HC Deb 29 July 1862 vol 168 cc983-4

said, he would beg to ask the Vice President of the Committee of Council, Whether it is the intention of the Lords of Privy Council, in consequence of the way in which the Compulsory Vaccination Act has worked, to permit gentlemen who have the diploma of the Royal College of Surgeons, and who have also undergone an examination in Vaccination, and have obtained a certificate of competency in Vaccination, to receive the appointment of Public Vaccinator wherever Boards of Guardians are disposed to make the appointment under such qualifications; and whether the Privy Council has not been made acquainted with the apparent necessity for some relaxation of the regulations with reference to the present mode of appointing Public Vaccinators?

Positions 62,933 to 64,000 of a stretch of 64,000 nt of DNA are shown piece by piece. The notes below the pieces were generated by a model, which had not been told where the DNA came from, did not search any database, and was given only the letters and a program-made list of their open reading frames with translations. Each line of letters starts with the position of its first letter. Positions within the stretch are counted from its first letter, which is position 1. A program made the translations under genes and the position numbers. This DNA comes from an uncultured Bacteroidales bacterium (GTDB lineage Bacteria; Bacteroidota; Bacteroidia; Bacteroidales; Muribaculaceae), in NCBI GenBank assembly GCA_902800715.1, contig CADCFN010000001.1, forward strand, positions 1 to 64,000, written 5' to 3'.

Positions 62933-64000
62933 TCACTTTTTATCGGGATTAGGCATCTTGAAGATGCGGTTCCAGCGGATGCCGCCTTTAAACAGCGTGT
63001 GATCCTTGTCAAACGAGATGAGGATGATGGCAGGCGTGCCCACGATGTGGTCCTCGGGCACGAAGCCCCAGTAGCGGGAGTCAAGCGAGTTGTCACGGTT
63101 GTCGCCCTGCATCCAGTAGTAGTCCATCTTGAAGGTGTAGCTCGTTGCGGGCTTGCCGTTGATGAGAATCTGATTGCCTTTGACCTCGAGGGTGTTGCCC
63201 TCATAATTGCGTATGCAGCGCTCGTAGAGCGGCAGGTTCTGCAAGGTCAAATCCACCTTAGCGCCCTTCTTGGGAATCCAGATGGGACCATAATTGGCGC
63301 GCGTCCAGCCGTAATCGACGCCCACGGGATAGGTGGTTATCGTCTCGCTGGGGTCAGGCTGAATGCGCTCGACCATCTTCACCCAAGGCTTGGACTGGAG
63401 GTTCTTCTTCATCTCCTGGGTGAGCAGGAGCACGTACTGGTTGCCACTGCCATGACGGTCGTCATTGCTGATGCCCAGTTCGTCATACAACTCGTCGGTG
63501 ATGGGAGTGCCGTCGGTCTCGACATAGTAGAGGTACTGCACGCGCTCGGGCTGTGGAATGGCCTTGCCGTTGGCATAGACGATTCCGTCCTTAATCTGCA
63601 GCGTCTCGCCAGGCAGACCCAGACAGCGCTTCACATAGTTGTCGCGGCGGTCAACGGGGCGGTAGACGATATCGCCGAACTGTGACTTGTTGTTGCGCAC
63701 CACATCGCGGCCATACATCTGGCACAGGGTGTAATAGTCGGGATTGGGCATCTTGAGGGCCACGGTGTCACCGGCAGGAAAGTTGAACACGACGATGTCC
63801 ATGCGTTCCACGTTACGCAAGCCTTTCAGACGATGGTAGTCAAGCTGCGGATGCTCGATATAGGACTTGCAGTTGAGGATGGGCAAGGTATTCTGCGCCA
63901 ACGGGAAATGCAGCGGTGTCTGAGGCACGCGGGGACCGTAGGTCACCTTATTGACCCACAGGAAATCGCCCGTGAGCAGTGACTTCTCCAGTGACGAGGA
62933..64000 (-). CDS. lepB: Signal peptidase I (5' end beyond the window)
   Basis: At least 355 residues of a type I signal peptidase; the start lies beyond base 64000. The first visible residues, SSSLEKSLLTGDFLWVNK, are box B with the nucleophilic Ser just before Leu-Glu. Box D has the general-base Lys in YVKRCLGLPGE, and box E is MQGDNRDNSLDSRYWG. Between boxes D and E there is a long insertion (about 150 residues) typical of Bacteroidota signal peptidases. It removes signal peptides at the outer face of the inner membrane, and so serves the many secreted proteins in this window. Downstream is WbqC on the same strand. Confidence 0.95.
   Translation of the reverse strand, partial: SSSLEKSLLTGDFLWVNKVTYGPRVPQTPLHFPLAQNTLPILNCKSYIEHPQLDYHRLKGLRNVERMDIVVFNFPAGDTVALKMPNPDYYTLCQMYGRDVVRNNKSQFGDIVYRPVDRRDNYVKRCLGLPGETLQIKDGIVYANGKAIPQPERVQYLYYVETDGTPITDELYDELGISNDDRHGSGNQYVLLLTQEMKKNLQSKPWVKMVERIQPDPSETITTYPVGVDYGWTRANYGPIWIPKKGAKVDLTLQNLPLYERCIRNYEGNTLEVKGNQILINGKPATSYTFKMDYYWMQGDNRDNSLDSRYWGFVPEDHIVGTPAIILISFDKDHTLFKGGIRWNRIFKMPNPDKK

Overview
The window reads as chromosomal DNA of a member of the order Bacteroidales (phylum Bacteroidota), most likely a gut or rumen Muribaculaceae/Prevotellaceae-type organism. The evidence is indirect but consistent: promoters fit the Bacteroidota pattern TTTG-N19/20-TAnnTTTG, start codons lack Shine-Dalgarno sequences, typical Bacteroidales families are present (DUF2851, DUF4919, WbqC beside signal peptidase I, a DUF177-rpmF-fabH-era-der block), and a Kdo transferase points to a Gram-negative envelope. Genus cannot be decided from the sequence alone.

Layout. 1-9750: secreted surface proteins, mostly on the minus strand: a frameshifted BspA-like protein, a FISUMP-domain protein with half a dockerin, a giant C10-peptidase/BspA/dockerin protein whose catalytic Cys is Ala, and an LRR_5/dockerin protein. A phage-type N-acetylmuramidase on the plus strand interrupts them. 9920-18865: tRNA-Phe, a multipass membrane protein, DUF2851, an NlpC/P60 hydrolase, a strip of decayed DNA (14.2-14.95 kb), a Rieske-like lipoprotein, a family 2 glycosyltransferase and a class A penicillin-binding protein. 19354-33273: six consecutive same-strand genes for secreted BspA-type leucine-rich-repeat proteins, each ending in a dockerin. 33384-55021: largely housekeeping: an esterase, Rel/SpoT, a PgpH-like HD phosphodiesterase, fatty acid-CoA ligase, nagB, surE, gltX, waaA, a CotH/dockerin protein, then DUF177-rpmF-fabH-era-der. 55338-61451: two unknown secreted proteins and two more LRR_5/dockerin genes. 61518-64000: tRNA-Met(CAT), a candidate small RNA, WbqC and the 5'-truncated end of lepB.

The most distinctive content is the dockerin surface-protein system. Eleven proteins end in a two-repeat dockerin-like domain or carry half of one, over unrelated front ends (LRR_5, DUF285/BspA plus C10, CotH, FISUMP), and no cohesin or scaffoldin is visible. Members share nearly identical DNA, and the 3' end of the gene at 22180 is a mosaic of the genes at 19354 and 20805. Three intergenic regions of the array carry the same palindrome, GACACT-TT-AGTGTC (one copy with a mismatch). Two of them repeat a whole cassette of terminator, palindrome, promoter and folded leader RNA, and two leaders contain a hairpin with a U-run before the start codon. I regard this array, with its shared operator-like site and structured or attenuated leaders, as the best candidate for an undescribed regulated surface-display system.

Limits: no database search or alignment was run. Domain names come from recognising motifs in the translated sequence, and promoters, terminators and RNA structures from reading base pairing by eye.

said, that when Parliament established the system of compulsory Vaccination, it became the duty of the Privy Council to see that the system of Vaccination was as good as possible, and regulations were established under which persons properly qualified were enabled to contract with Boards of Guardians to perform the duty of Public Vaccinators. Inquiry was made into the state of instruction in vaccination, and it was found that of the bodies which gave medical and surgical degrees none took any care at all about the instruction of their pupils in vaccination; the consequence of which was that the Committee of Council established fifteen stations in England, presided over by persons whom they knew to be skilful vaccinators, and they required that every person who took his medical degree after 1860, who wished to contract with Poor Law Guardians, should produce a certificate of qualification in vaccination from one of these fifteen stations. Care was taken that there should be a station near every place of medical education in England. These were the precautions which were taken. He was now asked by the hon. Gentleman whether it was not considered right to relax these precautions in favour of gentlemen who have the diploma of the Royal College of Surgeons. He did not think it would be right to do so, and for this reason—the Royal College of Surgeons did not give instruction in vac- cination to their pupils, nor did they take the trouble to examine them to ascertain that they were vaccinators; they only required that some certificate should be had from a medical practitioner that the candidate could vaccinate. He did not think that such an arrangement afforded sufficient security that a person was qualified to vaccinate, and the Privy Council would, therefore, persist in requiring a certificate of competency from some person who they could feel sure was qualified to give a decision in the matter.